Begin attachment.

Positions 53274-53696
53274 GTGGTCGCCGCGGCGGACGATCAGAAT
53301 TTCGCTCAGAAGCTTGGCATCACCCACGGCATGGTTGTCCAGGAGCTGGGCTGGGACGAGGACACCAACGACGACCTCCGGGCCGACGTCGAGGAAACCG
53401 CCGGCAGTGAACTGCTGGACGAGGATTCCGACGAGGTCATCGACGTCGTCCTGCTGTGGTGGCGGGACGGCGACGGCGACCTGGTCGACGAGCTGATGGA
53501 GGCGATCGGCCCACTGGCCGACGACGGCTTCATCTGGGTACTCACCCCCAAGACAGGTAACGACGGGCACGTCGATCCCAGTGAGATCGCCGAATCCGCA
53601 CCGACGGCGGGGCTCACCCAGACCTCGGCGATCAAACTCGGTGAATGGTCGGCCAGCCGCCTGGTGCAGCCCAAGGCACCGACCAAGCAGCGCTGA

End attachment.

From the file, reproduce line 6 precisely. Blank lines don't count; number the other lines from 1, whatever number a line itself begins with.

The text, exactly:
53601 CCGACGGCGGGGCTCACCCAGACCTCGGCGATCAAACTCGGTGAATGGTCGGCCAGCCGCCTGGTGCAGCCCAAGGCACCGACCAAGCAGCGCTGA